Summer may just be the ideal time to enjoy a nice cold pint of Fresh Beer. As a Fresh Beer brewer, the topic of temperature is undoubtedly already on your radar. So how will the heat of summer have an impact?
You’ll know that we recommend brewing between 16-25°C. Keeping the temperature stable within this range is just as important as the temperature itself. Temperatures in parts of the UK reached 40°C in summer last year. We want to share some insights and tips on how to brew the best Fresh Beer when the mercury soars.
Brewing in high temperatures
We’ll start by saying that you have nothing to worry about or need to change with the brewing process unless ambient temperatures get above 25°C indoors. At this point, there are some things to be aware of when it comes to brewing times and flavour profiles.
In general, higher temperatures can lead to more vigorous fermentation, with yeast working harder and faster. Which could lead to:
> Faster fermentation times
> More foaming from the Carbonation Dial
> Changes in flavour
The Pinter brews beer under pressure and this pressurised fermentation helps to suppress esters and higher alcohol production which cause floral, spicey flavours as you get in wheat beers. It does this by limiting the yeast's ability to produce esters and undesirable flavours.
Storing Pinter Packs in Summer
As always, we recommend keeping your Pinter packs at room temperature instead of in the fridge. They have a 9-month shelf life when stored this way and are easier to mix. Keep your Pinter Pack in a cool area as environments that are too warm could cause the yeast to be compromised.
Maintaining recommended temperature range
As long as the temperature where you are brewing is between 16-25°C, then you don’t need to take any extra steps. The aim of the game is to keep your Pinter within the recommended temperature range and for this to fluctuate as little as possible. Here are some things to try if you feel your Pinter is getting too hot:
> Move your Pinter to a cooler area of your house such as a basement, garage or, if you’re really lucky, an air-conditioned room.
> Keep your Pinter out of direct sunlight.
Summer brewing times
In general, higher temperatures can accelerate the fermentation process, causing the yeast to work more rapidly. If fermentation happens too rapidly, this can lead to the production of off-flavours and other undesirable characteristics. We advise you to do your best to maintain the recommended temperature range for optimal results.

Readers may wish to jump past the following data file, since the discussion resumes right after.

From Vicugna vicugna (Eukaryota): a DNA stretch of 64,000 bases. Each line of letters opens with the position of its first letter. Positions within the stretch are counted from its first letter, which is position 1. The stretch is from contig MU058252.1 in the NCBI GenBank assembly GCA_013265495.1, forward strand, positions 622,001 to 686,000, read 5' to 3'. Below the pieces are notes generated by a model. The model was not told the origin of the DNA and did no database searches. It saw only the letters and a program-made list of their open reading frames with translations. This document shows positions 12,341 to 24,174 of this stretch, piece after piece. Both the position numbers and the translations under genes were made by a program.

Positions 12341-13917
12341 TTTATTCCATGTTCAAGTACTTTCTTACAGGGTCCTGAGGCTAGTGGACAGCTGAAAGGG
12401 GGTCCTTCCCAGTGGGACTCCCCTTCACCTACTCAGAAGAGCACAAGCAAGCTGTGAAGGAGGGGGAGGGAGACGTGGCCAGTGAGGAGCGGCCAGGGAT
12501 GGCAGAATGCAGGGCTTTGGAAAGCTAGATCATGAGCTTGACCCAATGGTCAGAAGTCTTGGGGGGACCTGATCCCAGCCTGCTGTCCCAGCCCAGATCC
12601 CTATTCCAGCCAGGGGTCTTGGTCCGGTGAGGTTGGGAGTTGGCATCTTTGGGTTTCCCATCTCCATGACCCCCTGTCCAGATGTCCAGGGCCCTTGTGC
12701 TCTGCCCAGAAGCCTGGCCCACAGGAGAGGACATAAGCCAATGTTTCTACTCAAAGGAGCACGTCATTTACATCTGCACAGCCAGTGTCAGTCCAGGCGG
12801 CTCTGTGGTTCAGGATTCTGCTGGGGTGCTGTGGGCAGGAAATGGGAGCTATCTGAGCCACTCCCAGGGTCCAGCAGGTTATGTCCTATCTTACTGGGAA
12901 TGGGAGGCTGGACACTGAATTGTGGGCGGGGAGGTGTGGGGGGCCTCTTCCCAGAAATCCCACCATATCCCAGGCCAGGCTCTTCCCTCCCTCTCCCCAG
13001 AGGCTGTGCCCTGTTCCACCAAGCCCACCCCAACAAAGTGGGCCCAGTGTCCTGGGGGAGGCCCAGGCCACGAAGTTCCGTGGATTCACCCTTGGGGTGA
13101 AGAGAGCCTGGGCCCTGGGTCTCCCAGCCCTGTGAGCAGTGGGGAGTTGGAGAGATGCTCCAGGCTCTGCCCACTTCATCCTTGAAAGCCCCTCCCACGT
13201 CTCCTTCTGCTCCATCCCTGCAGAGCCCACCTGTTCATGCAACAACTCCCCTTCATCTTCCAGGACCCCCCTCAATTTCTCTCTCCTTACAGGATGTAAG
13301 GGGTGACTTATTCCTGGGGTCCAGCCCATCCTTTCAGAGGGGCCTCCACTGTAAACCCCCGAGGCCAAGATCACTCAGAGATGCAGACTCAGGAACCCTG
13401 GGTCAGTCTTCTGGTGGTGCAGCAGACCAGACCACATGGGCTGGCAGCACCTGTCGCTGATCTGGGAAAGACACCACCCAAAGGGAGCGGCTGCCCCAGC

In the heat, we’d recommend sticking to standard times for fermentation as your beer probably won't need any extra time. When it comes to conditioning in the fridge, you can proceed as you normally would.
How warmer brewing affects the beer's flavour
Warmer fermentation temperatures can impact the flavour profile of your beer. Excessive heat can promote the production of fruity esters and spicy phenols (oh my!), released during fermentation. This can lead to the production of overpowering flavours or harsh alcoholic notes. It's important to maintain the appropriate temperature range to achieve the desired flavours. Especially with lagers where you want a nice, clean flavour.
Understanding temperature limits
As we’ve mentioned, brewing in excessively hot weather can pose challenges to the fermentation process. Yeast will behave differently and may struggle to survive at higher temperatures. Bear in mind that this can translate into fruitier or sweeter flavours.
If you know it’s going to be extremely hot within the next few days, we recommend considering your brewing environment before going ahead to avoid disappointment with the flavour of your beer.
Embrace the summer vibes: Recommended styles for hot weather
Summer is a great time to make refreshing and lighter beer styles that are well-suited for both brewing and enjoying when the weather is hot. Some popular options include:
Wheat Beers and Belgian Ales
Wheat beers such as Hefeweizens are known for their light and crisp character featuring fruity and spicy notes. These styles are also known to tolerate higher brewing temperatures.
In Germany, Weissbier became the only kind of beer that was allowed to be brewed with wheat and the only one produced in the summer months in the 16th-18th centuries, making it the original summer beer. Try Weiss Nights.
These low-alcohol beers are perfect for hot summer days when you want to enjoy multiple pints without feeling too heavy. Try House Pale Session Pale.
Tropical and fruity flavours make for a refreshing summer drinking experience. Try Winter Sun IPA.
Need additional support?
Remember, brewing in hotter weather requires a little extra attention to temperature control. By being mindful of these factors and selecting suitable beer styles, you can brew delicious Fresh Beer even during the hottest months of the year. Cheers to summer brewing!
For additional support please do not hesitate to get in touch with our team of Brewing Advocates and Customer Agents who are on hand to help you.